On August 24, 2020, the U.S. Department of Labor’s Wage and Hour Division issued a Field Assistance Bulletin that provides guidance on employers’ obligation under the Fair Labor Standards Act (“FLSA”) to track remote employees’ compensable hours of work. Although the guidance does not establish any new standards for remote employees, and instead relies on established wage and hour principles, it provides helpful and practical guidance for employers. Given the prevalence of remote work and the significant liability that can result from a wage and hour claim alleging that non-exempt employees worked even a small amount of time beyond their scheduled working hours, all employers with remote, non-exempt employees should review the guidance and consult with their employment counsel to review and update their timekeeping policies and practices.
The guidance is rooted in what has long been a fundamental principle under the FLSA (and state wage and hour laws) – employers are required to pay employees for all hours worked, including additional, unscheduled hours of which the employer had actual or constructive knowledge. That principle applies equally to work performed remotely, away from the employer’s worksite. Employers are required to exercise control over their employees to ensure that work is not performed that they do not wish to be performed. When an employee works hours beyond what an employer wishes or has authorized, the proper response is to discipline the employee, but pay for all of the time worked.
In assessing whether an employer has constructive knowledge of hours worked by a remote employee, the appropriate inquiry is whether the employer should have acquired knowledge of the hours worked through reasonable diligence, such as by providing a procedure for employees to report unscheduled time and then be paid for any such time. An employer is not required to “pay for work it did not know about, and had no reason to know about.”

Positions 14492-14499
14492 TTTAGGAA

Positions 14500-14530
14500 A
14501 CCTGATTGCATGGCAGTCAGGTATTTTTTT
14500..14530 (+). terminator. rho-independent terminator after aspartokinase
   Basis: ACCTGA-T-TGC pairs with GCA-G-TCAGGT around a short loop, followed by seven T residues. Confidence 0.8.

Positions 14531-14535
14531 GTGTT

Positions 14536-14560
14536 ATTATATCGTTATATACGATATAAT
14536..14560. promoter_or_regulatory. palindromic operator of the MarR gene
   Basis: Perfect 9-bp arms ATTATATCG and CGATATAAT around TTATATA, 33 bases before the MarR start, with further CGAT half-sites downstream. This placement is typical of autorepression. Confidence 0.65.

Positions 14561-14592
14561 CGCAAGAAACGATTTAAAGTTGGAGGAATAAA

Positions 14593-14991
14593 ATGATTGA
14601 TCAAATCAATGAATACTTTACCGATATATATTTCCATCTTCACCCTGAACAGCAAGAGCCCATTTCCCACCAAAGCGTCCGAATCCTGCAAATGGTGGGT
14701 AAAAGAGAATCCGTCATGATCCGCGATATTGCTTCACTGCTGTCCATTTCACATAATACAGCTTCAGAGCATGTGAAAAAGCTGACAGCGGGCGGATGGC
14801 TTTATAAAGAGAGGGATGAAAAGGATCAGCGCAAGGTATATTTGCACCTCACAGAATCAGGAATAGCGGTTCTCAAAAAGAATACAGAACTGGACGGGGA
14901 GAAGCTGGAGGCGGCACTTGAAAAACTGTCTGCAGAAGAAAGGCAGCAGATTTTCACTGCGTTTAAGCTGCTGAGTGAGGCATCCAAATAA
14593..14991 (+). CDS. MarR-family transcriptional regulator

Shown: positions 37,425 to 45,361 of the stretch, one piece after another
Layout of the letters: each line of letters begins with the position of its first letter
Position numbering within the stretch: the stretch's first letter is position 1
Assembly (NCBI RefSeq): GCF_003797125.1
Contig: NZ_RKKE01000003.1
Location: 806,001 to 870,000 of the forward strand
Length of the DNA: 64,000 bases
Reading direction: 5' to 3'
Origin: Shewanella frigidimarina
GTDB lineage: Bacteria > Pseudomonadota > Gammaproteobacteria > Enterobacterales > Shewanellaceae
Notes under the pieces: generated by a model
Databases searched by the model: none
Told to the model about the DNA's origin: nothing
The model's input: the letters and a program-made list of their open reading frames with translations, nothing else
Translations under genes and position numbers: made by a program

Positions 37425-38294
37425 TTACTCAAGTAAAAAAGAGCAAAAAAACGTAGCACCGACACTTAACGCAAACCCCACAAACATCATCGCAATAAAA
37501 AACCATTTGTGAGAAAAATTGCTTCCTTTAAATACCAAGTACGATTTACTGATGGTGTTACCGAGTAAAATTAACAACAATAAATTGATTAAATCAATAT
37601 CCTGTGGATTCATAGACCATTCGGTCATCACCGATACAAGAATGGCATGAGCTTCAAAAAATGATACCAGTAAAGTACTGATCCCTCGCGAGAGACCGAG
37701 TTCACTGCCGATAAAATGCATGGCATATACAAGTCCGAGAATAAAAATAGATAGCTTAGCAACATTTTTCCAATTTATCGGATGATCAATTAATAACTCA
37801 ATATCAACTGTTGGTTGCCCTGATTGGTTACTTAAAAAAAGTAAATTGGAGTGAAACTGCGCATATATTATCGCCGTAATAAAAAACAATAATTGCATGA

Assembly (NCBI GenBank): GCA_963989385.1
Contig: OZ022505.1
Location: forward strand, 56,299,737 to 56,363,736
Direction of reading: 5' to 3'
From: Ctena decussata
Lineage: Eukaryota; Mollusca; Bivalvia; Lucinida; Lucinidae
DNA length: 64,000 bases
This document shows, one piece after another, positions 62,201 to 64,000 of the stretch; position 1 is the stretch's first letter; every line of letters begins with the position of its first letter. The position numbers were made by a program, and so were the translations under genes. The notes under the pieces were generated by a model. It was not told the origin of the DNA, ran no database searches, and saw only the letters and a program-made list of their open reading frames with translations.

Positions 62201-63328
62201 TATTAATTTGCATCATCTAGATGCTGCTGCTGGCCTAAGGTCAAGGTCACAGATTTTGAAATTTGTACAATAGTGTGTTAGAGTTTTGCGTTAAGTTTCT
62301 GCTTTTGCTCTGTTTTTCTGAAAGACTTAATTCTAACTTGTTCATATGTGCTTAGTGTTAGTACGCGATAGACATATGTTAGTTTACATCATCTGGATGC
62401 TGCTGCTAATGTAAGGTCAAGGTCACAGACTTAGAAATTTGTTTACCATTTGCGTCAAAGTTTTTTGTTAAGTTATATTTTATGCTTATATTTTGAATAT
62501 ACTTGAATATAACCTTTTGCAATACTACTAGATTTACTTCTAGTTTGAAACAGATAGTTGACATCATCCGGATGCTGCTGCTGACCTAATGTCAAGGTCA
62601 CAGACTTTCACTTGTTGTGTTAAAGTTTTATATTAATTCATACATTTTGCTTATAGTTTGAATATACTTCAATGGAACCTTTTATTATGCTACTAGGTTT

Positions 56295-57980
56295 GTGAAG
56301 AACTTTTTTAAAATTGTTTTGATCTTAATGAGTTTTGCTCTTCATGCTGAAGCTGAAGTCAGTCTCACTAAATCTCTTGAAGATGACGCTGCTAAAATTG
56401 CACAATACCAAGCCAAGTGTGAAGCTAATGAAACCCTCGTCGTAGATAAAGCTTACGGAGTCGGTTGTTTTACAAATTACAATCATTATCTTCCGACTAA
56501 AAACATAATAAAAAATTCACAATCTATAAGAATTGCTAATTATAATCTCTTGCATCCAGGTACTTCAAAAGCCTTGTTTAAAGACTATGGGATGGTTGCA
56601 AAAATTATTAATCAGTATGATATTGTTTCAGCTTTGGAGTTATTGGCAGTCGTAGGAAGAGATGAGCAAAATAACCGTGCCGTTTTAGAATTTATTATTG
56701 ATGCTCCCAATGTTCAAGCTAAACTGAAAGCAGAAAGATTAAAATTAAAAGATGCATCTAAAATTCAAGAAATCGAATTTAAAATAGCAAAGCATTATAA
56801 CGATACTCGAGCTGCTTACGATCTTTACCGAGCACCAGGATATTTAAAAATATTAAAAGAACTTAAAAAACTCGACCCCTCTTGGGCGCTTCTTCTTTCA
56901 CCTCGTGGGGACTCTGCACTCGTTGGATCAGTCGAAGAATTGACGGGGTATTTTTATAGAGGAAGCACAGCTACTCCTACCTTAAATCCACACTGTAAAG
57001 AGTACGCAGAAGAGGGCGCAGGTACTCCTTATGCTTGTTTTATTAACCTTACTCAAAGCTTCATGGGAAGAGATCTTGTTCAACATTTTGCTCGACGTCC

Significantly, the guidance does not seek to impose an onerous burden on employers to conduct time-consuming investigations to ensure that employees have properly reported all of their working time (e.g., by cross-referencing an employee’s phone records or email activity):
[I]f an employee fails to report unscheduled hours worked through such a procedure, the employer is generally not required to investigate further to uncover unreported hours. Though an employer may have access to non-payroll records of employees’ activities, such as records showing employees accessing their work-issued electronic devices outside of reported hours, reasonable diligence generally does not require the employer to undertake impractical efforts such as sorting through this information to determine whether its employees worked hours beyond what they reported.
While the Department of Labor’s guidance adheres to a practical, common-sense approach to this issue, employers should ensure they have appropriate time reporting procedures in place to help insulate them from a potentially-costly wage and hour claim.
If you have any questions regarding this guidance or any other labor and employment issues, please contact William Tarnow or your Neal Gerber Eisenberg attorney.
The content above is based on information current at the time of its publication and may not reflect the most recent developments or guidance. Neal Gerber Eisenberg LLP provides this content for general informational purposes only. It does not constitute legal advice, and does not create an attorney-client relationship. You should seek advice from professional advisers with respect to your particular circumstances.